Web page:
Thank you. And our next question comes from the line of Mr. John Roberts of UBS. Your line is now open.

John Roberts

I think you originally expected $162 million in proceeds from the Argentine sale, did it come in at that level?

Bob Patel

Yes, generally we came in at the level we had expected.

John Roberts

Okay.

Bob Patel

$180 million cash for the proceeds.

John Roberts

Okay, thank you. And then, is polyethylene from recycled material globally larger or smaller than MTO? And kind of where does it sit on the cost curve? I'm thinking that's also been one of the swing factors out there recently in balancing polyethylene markets.

Bob Patel

It has some, but we think that as we move into the next couple of years. MTO will really be the bigger picture because if you look at Asian capacity expansions on ethylene. I think about half of them are MTO, CTO type of capacity. So more and more I think that last increment will become more of the price setter as we go forward.

John Roberts

Because you don't think recycled has been a major factor in helping to tighten the market here because it would be high cost as oil came down.

Bob Patel

Yes, I think it has been a factor. I think it's been a factor, but it's a combination of that and the need for MTO for new sort of virgin polyethylene, if you will. That's created demand for the virgin polyethylene.

John Roberts

Thank you.

Operator

Thank you. And our next question comes from the line of Mr. David Begleiter of Deutsche Bank. Sir your line is now open.

David Begleiter

Bob, just on polypropylene. It should also be, I guess a good Q2, but what's your expectation for polypropylene margins in the back half of the year versus maybe the first half of the year?

Bob Patel

I think, we're still going to see a pretty balanced type market for some time and there's not really a lot of investment in the Q. And albeit, polymer plants don't take as long, as crackers do to build, it still takes some time to do engineering and get permits and so on. So our expectation is that, the polypropylene market globally should do reasonably well and certainly in the US, operating rates will be fairly high through this year and into next year.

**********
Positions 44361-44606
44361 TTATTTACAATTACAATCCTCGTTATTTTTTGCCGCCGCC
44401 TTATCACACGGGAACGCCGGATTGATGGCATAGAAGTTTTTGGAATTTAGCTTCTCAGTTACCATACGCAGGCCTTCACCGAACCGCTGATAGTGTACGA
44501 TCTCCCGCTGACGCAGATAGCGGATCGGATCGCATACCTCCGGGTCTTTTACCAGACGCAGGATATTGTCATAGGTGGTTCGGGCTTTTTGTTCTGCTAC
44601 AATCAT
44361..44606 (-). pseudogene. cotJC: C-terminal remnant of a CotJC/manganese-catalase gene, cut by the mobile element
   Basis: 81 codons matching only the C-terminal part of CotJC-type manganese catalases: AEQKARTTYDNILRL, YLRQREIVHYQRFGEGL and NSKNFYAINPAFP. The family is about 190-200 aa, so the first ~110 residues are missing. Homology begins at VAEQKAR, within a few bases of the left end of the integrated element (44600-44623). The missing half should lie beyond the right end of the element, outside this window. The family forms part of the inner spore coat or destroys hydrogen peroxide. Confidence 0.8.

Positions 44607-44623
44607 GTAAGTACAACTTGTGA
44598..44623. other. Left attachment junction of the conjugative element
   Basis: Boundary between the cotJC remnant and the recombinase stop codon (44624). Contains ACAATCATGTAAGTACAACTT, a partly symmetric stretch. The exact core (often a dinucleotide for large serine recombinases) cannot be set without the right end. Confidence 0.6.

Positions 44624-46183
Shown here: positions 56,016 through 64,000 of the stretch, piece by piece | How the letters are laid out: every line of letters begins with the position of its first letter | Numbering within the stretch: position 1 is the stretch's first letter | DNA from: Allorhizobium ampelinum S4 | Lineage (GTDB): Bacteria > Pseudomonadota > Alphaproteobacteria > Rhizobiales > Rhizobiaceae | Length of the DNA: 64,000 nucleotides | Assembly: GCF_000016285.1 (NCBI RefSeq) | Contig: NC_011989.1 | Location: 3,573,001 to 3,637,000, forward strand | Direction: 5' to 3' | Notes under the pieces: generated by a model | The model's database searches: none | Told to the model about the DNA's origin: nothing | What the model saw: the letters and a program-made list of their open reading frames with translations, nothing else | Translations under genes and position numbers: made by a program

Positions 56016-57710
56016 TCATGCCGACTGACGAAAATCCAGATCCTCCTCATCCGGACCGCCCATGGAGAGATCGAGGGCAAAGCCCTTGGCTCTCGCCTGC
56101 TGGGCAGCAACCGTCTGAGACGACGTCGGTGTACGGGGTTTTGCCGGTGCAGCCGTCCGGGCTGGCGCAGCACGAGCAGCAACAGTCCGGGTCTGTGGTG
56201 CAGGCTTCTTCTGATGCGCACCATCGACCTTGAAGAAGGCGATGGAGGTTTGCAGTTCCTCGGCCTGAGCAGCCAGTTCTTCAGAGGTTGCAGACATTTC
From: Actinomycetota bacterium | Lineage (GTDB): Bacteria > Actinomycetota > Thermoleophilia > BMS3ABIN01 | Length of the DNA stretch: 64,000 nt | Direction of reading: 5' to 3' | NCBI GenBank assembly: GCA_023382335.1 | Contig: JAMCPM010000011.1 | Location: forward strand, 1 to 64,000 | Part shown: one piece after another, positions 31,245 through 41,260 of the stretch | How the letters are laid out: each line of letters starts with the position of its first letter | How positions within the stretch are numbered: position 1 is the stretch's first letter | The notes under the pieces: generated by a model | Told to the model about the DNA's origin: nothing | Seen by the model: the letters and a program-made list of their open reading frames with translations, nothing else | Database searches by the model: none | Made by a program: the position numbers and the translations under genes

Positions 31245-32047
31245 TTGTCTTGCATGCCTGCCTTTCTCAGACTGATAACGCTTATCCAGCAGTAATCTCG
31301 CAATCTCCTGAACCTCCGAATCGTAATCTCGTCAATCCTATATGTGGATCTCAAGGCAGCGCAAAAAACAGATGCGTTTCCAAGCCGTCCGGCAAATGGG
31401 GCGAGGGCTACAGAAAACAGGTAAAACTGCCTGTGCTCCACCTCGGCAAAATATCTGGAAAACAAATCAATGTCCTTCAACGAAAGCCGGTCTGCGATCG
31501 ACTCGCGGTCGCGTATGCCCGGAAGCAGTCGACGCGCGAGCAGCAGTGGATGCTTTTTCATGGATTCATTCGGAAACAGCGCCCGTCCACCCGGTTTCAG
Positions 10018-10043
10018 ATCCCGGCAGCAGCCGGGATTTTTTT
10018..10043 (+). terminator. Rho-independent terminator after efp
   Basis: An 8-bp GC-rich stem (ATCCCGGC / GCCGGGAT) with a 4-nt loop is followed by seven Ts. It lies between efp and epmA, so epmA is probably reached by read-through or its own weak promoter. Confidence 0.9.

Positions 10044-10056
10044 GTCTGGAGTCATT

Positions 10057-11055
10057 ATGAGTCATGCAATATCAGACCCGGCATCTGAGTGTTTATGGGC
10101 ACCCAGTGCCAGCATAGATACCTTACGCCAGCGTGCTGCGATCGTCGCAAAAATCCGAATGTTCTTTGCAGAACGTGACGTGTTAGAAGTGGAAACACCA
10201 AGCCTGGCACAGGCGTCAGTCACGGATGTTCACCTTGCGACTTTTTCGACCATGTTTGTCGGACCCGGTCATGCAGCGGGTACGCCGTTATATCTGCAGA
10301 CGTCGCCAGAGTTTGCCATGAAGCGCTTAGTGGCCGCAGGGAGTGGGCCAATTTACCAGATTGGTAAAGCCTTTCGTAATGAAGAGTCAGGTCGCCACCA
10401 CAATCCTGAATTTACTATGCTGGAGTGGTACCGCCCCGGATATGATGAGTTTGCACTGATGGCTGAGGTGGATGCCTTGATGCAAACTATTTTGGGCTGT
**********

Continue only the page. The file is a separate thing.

David Begleiter

Very good. And just lastly on styrene, Bob. Do you expect these strong conditions continue through the remainder of 2016?

Bob Patel

Yes, I think so. I think styrene has been very resilient. Demand is growing, much like polypropylene. It's been under invested for so many years and we're seeing demand growth in the case of styrene in the last couple of years at reasonable levels. So, we think we're again in that operating rate zone. Where any outages would cause margins to stay relatively strong.

David Begleiter

Thank you very much.

Operator

Thank you. And now the next question comes from the line of Mr. Vincent Andrews of Morgan Stanley. Sir, your line is now open.

Vincent Andrews

Obviously, we all know it is a big turnaround season, underway. But one of things that's changed over the past months or so, is that. The sort of length of the season appears to have extended as a couple of cracker turnarounds have been pushed out, later into the year. I'm just wondering, what impact do you think that will have in terms of how the market, how and when the market will reset itself, close to turnaround season in terms of, it seems like there'll probably be some pretty good pricing into the season.